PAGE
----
The dissenting opinion noted that “This is a hard case involving sad facts.” The dissent went on to point out several situations in which a caregiver will not be covered by workers’ compensation, and primary assumption of risk will bar any recovery for injuries of the type Gregory suffered, thus denying the caregiver any remedy for those injuries. Workers’ Compensation may not be available when there is no workers’ compensation insurance, or when the injured person is an independent contractor. “Under today’s ruling, the agency-provided home caregiver who is an independent contractor is barred from suing for injuries under the primary assumption of risk, and pursuant to long established principles he or she is denied workers’ compensation benefits as well.”

WCAB Clarifies UR Time Limits and That UR Not Required For Denied Body Parts

Shalisa Chamberlain was employed as a veterinary technician by Humphrey and Giacopuzzi Veterinary Hospital when she sustained injury to her low back, soft tissue, neck, buttocks, right hip, and feet due to weight gain.  She further alleged to have sustained injury to her psyche, vision, balance, urology, weight gain, brain, and internal organs.

Applicant’s PTP, Dr. Moelleken, issued a report on March 5, 2013 (signed March 16, 2013) and requested authorization for the following: (I) One year extension of gym membership; (2) Follow-ups with a psychiatrist; (3) Pain management follow-ups with Dr. Kenly; (4) Urology consultation to evaluate urinary retention and incontinence; (5) Neurology consultation to address headaches; (6) Follow-up in four weeks (not addressed in the WCJ’s Findings and Award); (7) 16 hours of home health assistance every week; and 8. Eight visits of additional chiropractic treatment for neck and back.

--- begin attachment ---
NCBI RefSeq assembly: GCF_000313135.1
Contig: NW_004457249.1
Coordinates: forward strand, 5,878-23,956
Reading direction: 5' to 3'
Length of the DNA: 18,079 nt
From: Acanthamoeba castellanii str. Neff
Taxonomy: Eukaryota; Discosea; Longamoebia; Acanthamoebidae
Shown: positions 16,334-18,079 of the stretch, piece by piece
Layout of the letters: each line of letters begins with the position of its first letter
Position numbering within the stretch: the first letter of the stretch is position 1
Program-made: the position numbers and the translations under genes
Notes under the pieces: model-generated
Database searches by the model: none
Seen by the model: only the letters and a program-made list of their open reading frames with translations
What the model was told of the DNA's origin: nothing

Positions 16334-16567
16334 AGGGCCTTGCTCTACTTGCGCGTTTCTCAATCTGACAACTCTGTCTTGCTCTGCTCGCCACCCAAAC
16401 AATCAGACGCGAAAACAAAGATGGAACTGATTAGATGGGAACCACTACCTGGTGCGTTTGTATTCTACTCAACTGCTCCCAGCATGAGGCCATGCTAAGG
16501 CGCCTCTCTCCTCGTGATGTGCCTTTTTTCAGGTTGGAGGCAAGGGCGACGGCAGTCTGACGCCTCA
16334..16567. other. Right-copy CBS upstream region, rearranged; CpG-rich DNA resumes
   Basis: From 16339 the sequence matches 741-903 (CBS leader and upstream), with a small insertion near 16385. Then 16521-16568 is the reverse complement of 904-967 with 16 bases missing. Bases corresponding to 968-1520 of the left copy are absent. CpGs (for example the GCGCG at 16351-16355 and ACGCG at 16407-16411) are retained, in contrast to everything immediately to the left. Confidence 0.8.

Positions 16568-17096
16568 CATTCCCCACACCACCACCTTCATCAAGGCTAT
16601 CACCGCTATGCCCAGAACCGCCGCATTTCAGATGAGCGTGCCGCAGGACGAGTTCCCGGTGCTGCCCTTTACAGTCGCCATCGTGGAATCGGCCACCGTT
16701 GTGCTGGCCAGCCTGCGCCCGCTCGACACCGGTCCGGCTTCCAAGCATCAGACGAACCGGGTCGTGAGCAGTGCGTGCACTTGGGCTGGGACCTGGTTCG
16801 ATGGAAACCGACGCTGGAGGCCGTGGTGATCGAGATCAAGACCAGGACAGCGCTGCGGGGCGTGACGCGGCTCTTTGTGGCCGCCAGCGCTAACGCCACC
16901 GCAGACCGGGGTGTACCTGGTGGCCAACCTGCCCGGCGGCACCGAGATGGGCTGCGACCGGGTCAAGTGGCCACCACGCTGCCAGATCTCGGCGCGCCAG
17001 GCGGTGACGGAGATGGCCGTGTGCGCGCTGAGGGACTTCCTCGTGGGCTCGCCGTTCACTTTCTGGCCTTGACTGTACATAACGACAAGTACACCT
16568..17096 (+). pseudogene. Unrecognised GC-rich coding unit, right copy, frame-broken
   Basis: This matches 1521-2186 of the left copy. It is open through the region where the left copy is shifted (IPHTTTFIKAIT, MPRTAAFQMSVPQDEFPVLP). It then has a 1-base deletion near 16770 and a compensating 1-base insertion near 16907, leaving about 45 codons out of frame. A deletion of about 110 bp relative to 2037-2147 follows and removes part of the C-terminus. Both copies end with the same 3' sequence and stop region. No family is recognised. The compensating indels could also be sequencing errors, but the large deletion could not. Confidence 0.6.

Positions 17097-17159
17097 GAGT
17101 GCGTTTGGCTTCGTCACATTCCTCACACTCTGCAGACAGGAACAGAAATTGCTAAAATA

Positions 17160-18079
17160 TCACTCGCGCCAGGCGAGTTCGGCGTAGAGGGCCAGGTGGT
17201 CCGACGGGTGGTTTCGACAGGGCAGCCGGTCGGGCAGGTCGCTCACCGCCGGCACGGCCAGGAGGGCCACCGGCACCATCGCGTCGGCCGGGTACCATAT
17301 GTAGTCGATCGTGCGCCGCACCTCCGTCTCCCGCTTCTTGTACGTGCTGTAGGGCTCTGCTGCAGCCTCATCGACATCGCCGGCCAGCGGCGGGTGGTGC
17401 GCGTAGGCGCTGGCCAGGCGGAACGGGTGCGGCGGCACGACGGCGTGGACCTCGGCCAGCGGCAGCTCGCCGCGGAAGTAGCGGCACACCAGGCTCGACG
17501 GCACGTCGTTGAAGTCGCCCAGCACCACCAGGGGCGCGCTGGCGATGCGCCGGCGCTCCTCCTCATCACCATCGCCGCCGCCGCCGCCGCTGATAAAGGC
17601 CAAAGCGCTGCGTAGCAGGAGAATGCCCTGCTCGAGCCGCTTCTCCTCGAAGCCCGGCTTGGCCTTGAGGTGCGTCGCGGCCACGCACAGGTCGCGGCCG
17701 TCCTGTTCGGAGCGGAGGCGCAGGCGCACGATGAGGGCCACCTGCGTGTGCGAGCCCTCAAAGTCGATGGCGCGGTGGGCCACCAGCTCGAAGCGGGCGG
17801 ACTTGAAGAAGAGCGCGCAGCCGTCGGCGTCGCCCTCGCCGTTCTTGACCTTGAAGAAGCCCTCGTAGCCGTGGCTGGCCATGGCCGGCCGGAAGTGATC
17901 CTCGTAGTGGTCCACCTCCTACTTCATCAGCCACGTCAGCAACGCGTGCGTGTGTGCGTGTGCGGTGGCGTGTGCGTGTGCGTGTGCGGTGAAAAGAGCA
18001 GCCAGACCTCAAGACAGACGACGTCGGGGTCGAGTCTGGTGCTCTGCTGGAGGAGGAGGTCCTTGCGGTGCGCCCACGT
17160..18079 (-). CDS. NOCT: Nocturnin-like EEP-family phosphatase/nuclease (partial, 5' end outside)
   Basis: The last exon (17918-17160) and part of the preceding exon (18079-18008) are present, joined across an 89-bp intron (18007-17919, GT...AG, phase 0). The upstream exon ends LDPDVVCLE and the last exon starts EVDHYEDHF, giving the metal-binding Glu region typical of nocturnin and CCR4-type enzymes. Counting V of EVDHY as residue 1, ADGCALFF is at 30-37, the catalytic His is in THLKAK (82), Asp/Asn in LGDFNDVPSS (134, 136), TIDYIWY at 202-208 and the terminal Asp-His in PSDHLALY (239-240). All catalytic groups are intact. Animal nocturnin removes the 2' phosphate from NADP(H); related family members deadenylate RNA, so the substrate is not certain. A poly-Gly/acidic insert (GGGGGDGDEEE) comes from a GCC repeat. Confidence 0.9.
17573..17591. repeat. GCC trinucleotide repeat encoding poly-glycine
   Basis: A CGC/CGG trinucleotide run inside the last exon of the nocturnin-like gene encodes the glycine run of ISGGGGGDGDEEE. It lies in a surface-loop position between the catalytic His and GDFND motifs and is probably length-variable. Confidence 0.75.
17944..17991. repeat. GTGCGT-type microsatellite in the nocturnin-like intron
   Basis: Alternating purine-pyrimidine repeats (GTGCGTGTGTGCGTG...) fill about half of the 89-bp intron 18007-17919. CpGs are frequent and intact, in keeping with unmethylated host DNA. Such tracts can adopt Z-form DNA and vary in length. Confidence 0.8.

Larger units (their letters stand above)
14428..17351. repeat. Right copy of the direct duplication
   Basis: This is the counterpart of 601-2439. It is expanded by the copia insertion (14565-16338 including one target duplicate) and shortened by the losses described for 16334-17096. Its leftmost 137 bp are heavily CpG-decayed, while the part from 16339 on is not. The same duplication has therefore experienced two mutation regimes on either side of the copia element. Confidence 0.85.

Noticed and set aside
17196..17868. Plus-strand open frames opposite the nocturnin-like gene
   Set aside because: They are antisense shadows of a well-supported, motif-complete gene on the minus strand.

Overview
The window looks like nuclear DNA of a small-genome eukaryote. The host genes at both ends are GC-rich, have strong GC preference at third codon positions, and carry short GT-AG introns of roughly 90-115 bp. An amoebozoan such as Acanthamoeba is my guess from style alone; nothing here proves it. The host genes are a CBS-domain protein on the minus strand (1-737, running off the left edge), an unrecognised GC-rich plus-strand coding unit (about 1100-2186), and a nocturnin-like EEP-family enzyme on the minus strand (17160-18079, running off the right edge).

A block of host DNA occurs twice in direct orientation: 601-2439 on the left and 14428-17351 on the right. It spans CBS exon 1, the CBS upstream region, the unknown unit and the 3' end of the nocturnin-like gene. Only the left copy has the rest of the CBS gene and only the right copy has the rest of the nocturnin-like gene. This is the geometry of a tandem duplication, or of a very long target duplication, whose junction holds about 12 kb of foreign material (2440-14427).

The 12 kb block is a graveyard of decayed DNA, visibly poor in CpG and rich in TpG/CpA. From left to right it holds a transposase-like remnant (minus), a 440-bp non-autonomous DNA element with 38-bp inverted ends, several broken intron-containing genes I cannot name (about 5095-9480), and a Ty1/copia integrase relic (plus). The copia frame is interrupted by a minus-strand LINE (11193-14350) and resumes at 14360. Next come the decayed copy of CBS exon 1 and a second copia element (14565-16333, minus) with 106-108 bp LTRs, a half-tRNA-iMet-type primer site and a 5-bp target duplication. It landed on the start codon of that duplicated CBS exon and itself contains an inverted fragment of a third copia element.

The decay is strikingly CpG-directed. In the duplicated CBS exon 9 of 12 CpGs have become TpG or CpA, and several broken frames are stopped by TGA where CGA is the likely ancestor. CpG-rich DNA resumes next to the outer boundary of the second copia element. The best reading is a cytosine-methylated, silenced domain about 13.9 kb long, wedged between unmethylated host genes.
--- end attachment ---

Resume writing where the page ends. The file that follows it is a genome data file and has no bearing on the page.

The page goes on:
After receiving Dr. Moelleken’s report, State Fund submitted the following issues to UR: (I) the prospective request for a one-year gym membership extension; (2) the prospective request for “unknown home health assistant for 16 hours per week for unknown number of weeks”; and (3) the prospective request for eight sessions of chiropractic manipulation. State Fund did not request a UR with respect to the other treatment recommendations by Dr. Moelleken. The April 2, 2013 UR determination did not certify the request for gym membership, 16 hours of home health assistance per week, and eight sessions of chiropractic treatment.